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They Called Him Kingfish

I love it when a novel teaches me something.

For example, I’m learning a lot about history from All The King’s Men–a novel based on the life of Huey Long (nicknamed “The Kingfish”). Call me ignorant, but I had never heard of Huey Long before reading this book.

And while All The King’s Men is simply based on Long–and Robert Penn Warren even rejected that notion to some degree–the book still gives such a feel and flavor for southern politics in the 1920s and 1930s. It has opened my eyes up to a subject I haven’t read that much about.

So what of this Huey Long?

This guy was, for lack of a better word, a flaming liberal who shook up politics during the era of The Great Depression.

Long was governor of Louisiana from 1928-1932, before he was elected to the U.S. Senate in 1932 through 1935.

He’s famous for his “Share The Wealth” program. With it, he said there was enough wealth in the U.S. for everyone to be able to live comfortably. The problem was, he said, the money was unfairly concentrated with millionaire businessmen and bankers.

According to our always reliable friends at Wikipedia, “He proposed capping personal fortunes at $50 million and repeated his call to limit annual income to $1 million and inheritances to $5 million.”

He denied that the plan was socialist, or that it was inspired by Karl Marx. Instead, he said his redistribution of wealth ideas came straight from the Bible.

More than the Share The Wealth program, Long is known for his aggressive bull-headed style. “I used to try to get things done by saying ‘please’,” he famously said. “Now…I dynamite ’em out of my path.”

Long was assassinated in 1935 by Dr. Carl Weiss, the son-in-law of a judge whom Long was planning to remove from the bench.

His life has been depicted in dozens of movies and books. Of course there’s All The King’s Men, but he’s also been depicted in Sinclair Lewis’s It Can’t Happen Here and Bruce Sterling’s Distraction. Long is prominently mentioned in A Streetcar Named Desire by Tennessee Williams. And, in 1985, Ken Burns made a documentary about Long.

It’s pretty much impossible for me to describe his impact in a 400 word blog post. Maybe the video below about Long will give you a better idea.

I can’t say I agree with Long’s politics or his style or anything related to what he did, but there’s no doubt that he perfected the game of politics and is one of the more memorable politicians the United States has ever seen.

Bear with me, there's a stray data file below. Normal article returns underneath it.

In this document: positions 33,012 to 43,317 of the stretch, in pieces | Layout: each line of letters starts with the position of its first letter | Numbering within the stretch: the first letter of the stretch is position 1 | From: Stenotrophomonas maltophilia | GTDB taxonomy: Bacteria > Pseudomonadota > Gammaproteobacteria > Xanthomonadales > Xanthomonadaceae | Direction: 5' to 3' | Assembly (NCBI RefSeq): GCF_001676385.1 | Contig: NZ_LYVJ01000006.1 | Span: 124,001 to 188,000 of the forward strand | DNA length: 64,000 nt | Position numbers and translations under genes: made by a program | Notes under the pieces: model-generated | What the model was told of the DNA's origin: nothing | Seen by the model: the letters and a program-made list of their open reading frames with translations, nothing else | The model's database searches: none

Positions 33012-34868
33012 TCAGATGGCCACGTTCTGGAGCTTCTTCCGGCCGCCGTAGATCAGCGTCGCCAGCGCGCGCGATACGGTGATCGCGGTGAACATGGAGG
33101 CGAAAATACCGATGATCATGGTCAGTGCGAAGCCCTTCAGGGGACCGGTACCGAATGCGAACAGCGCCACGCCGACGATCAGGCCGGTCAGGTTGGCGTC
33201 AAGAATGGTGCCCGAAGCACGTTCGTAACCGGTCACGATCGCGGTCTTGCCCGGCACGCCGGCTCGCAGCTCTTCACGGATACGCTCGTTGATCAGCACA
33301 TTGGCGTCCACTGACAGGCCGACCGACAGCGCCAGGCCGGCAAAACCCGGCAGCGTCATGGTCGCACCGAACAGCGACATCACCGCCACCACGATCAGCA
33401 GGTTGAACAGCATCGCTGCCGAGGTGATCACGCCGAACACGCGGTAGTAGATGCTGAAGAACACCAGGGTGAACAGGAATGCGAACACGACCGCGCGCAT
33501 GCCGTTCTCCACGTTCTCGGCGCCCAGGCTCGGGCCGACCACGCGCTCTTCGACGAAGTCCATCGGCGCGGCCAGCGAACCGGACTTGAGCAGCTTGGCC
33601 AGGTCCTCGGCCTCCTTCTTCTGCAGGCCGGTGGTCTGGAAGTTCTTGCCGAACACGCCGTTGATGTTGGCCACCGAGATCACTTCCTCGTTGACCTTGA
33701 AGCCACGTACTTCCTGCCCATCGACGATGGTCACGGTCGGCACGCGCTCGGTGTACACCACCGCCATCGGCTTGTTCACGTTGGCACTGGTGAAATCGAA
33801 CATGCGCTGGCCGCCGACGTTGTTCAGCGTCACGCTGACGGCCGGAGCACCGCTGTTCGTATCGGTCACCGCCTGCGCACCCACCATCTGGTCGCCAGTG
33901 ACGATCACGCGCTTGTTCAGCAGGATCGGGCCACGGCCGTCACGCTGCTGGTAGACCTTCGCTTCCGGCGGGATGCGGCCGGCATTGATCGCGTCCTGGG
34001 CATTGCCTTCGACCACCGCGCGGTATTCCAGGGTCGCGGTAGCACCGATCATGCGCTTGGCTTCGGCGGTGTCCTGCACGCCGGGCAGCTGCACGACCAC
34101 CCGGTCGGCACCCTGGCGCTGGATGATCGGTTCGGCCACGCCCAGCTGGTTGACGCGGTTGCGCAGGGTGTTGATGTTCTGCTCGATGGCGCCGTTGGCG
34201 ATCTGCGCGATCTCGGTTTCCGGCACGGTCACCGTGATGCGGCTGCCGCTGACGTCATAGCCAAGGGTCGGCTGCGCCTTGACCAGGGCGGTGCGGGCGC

(Image: Wikimedia Commons)

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7 Comments Post a comment
  1. I never heard of the man, but from what you say his politics are interesting. Most politicians cater to the rich people for the sake of money for their electoral campaigns or other below the table dealings.

    This guy at least seems sincere. And proposing capping personal fortunes at $50 million and repeated his call to limit annual income to $1 million and inheritances to $5 million…that takes a very brave man to suggest that.

    Like

    June 11, 2013
  2. He would be disgusted by today’s society of winner take all.

    Like

    June 11, 2013
  3. After all your posts about this book, and how much you’re learning from it, I’m going to have to read this book. Srsly.

    Like

    June 11, 2013
    • Go for it. I’m getting close to being finished and I really love it. Great read.

      Like

      June 11, 2013
  4. Have you seen the movie, Blaze, starring Paul Newman as Earl Long, Huey’s brother? Earl was governor after Huey was assassinated.

    Like

    June 12, 2013
  5. The god that is Randy Newman recorded a concept album about The South called Good ol’ Boys. It includes a song about Long’s achievements called Kingfish, and an arrangement of a song written by Long, and used as part of the ‘Share the Wealth’ campaign, called Every Man a King.

    I don’t know if it’s still there, but there was fantastic interactive politics display at the Old Louisiana State House in Baton Rouge when I visited about 10 years ago.

    Like

    June 15, 2013

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